Paul warns us of what can happen when we fall asleep spiritually—or perhaps it is more accurate to say that he gives us signs that may indicate spiritual sleep. But he also tells us how to wake up! “Therefore let us cast off the works of darkness, and let us put on the armor of light. Let us walk properly, as in the day, not in revelry and drunkenness, not in lewdness and lust, not in strife and envy. But put on the Lord Jesus Christ, and make no provision for the flesh, to fulfill its lusts” (Romans 13:12–14).
You may not be caught up in “revelry and drunkenness,” “lewdness and lust,” or “strife and envy,” but there is no room for complacency, either. Being overconfident is also a sign of spiritual complacency and slumber. “Therefore let him who thinks he stands take heed lest he fall” (1 Corinthians 10:12).
Even Paul recognized that he had to discipline himself in the race toward eternal life. “Do you not know that those who run in a race all run, but one receives the prize? Run in such a way that you may obtain it. And everyone who competes for the prize is temperate in all things. Now they do it to obtain a perishable crown, but we for an imperishable crown. Therefore I run thus: not with uncertainty. Thus I fight: not as one who beats the air. But I discipline my body and bring it into subjection, lest, when I have preached to others, I myself should become disqualified” (1 Corinthians 9:24–27).
It is tempting to take the easy road, but that is not the one that leads to eternal life. Only the few manage to take and stay on the right road (Matthew 7:13–14). Many of us came from denominations that taught that there is nothing to do—“It has all been done for you.” Similarly, it is easy to fall into the trap of thinking that baptism is an end, not a beginning. Baptism is not the end! As Paul warned the Corinthians, “Moreover, brethren, I do not want you to be unaware that all our fathers were under the cloud, all passed through the sea, all were baptized into Moses in the cloud and in the sea…. But with most of them God was not well pleased, for their bodies were scattered in the wilderness” (1 Corinthians 10:1–2, 5).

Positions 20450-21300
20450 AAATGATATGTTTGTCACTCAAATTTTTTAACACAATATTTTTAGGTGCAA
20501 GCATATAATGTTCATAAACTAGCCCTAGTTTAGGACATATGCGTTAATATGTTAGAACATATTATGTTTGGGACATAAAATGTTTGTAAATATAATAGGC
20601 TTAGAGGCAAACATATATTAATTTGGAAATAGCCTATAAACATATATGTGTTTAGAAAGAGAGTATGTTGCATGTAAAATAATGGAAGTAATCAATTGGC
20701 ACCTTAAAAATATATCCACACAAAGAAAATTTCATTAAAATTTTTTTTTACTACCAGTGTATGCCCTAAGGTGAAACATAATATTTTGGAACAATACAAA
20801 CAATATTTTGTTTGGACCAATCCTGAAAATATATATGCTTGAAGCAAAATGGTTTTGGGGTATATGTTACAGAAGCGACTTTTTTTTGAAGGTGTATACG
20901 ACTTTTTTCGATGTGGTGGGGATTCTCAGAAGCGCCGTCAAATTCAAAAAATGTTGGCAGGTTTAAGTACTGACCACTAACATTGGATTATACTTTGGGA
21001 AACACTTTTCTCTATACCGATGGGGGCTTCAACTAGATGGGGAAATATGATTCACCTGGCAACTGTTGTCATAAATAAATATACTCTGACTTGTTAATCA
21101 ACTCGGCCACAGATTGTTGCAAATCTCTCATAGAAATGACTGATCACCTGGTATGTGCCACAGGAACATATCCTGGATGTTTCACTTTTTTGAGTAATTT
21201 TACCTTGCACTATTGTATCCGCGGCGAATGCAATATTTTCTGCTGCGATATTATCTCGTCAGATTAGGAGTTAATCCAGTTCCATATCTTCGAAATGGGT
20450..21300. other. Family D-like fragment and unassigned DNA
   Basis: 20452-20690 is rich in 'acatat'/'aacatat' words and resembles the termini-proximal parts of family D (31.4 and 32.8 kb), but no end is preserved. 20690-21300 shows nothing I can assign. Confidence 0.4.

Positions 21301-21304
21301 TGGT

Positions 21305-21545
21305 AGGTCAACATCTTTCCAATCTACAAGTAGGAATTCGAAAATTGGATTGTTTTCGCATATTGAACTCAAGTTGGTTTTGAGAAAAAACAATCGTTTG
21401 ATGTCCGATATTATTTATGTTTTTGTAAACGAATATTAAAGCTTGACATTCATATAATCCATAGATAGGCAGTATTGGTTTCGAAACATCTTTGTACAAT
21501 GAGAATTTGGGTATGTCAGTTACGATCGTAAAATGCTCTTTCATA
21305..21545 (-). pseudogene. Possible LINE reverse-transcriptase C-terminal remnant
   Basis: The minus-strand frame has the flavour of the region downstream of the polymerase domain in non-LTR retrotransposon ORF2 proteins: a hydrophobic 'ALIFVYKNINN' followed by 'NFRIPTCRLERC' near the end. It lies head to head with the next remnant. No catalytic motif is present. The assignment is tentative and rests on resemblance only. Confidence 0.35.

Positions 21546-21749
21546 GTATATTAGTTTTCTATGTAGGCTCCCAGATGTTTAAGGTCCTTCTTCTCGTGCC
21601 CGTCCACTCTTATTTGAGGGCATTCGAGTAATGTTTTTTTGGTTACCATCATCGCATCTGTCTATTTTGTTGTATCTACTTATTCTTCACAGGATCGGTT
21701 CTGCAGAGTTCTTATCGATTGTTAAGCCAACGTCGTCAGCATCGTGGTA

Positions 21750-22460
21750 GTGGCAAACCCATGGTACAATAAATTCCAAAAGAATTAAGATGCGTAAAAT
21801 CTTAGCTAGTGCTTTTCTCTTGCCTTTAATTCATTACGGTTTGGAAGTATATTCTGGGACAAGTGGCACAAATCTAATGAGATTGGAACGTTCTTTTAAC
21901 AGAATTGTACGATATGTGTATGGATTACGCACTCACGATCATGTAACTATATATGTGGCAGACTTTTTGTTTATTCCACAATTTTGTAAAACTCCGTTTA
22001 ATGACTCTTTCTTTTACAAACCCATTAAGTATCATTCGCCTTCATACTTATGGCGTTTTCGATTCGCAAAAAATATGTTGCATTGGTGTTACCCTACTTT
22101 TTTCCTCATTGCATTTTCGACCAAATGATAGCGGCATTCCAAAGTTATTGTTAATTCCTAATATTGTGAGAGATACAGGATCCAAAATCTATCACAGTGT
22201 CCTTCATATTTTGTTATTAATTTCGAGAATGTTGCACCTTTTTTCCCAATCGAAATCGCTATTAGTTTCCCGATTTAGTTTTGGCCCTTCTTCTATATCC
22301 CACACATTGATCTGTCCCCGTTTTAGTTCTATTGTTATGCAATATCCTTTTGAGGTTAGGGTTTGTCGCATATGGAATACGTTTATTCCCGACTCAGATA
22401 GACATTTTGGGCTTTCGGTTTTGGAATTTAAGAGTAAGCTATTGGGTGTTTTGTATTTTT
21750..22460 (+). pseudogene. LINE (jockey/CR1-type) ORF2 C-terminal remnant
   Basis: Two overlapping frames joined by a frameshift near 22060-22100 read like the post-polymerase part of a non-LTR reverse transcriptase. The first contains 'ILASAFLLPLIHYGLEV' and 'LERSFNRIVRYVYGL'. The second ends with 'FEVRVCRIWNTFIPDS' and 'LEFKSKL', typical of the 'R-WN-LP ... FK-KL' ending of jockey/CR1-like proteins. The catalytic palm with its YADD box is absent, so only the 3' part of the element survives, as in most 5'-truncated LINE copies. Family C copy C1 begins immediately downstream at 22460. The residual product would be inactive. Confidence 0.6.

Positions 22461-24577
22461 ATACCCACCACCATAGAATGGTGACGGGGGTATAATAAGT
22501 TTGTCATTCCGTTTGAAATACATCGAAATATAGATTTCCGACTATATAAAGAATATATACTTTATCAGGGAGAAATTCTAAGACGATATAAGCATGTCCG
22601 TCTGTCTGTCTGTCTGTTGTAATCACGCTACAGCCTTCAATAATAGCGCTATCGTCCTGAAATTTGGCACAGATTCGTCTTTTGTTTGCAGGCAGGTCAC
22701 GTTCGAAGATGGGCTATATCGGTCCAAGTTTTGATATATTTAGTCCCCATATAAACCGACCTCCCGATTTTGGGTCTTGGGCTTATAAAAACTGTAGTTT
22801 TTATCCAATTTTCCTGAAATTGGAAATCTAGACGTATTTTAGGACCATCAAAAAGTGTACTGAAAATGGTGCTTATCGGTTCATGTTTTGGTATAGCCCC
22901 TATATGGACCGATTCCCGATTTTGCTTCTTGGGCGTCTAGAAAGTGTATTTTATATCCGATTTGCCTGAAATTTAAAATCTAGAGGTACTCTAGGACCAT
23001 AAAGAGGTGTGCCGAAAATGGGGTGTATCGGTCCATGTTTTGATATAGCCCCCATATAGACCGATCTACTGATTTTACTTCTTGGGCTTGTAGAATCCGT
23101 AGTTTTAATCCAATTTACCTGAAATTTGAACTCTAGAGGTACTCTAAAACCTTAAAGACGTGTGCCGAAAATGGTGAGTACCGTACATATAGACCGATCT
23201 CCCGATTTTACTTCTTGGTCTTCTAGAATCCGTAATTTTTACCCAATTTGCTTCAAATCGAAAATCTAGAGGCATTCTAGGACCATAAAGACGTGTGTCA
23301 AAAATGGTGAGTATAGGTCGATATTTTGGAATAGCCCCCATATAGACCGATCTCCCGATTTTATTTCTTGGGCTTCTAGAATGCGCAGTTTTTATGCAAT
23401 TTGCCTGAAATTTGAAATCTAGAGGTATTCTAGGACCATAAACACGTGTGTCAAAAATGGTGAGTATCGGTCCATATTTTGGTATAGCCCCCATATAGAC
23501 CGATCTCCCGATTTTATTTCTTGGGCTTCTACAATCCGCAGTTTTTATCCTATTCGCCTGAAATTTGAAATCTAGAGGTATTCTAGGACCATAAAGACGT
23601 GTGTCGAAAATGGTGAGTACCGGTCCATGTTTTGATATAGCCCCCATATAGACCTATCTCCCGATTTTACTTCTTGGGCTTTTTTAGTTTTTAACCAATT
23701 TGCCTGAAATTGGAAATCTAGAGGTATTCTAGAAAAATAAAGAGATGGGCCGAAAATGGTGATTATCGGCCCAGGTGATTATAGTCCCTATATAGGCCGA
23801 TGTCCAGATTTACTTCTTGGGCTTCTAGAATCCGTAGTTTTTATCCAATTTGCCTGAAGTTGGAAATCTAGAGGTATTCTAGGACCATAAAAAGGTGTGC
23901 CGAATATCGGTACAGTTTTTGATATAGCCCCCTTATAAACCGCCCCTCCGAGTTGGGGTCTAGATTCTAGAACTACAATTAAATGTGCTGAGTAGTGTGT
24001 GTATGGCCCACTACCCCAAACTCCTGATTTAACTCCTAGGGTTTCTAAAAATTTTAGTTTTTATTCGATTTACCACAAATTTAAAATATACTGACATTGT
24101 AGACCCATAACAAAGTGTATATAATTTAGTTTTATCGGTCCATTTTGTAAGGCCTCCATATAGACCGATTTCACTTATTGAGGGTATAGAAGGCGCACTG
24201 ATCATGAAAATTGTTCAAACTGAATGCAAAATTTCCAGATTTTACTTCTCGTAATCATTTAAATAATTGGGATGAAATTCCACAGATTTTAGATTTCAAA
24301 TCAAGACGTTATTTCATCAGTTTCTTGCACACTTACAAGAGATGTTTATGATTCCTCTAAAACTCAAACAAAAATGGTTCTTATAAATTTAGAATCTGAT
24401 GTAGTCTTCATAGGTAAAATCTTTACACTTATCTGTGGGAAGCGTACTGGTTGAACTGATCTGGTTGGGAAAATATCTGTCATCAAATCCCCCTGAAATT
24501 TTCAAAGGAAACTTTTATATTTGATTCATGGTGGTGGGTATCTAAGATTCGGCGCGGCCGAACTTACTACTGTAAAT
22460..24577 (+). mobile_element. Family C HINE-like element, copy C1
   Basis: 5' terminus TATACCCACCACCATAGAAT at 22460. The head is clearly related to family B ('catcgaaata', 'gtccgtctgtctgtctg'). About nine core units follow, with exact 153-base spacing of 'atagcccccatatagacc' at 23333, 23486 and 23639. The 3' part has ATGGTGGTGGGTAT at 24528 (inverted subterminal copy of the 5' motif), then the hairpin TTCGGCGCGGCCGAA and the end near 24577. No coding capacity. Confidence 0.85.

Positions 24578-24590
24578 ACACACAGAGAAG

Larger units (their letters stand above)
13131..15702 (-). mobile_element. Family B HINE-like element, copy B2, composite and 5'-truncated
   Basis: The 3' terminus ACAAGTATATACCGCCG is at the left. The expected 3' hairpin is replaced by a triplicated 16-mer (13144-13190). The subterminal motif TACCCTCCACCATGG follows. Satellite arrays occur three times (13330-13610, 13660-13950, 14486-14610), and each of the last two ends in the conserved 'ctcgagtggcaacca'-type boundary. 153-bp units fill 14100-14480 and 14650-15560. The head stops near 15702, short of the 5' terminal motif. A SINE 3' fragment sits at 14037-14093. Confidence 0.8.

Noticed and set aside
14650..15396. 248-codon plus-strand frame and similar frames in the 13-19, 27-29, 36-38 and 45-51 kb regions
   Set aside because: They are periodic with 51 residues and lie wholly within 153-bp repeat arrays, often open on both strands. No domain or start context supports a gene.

For many of us, the Fall Festivals represent a turning point in the year—a sort of halfway point between Passovers, and a time when we gather during the Feast of Tabernacles and take a break from our day-to-day lives for a week to focus on larger things. Use this season to examine yourself. If you have not developed and maintained the habit of daily prayer and Bible study, resolve to set aside time to do so—not as an end in itself, but as a means of developing a close relationship with God our Father and Jesus our Lord and Savior. Now is the time. We are in a long-distance race, but the finish line is coming closer. Now is no time to fall asleep!
Truly, our salvation is drawing near! For every single one of us, either the seventh trumpet will sound before we die, or the common sleep of humanity will take us before then. In either case, there is never a good time to doze off spiritually! Our present world is clearly hurtling toward destruction, and this should make Paul’s admonition to cast off the works of darkness ring in our ears—“And do this, knowing the time, that now it is high time to awake out of sleep; for now our salvation is nearer than when we first believed” (Romans 13:11). Let us be awake, brethren! As the Apostle says, “The night is far spent, the day is at hand” (v. 12)!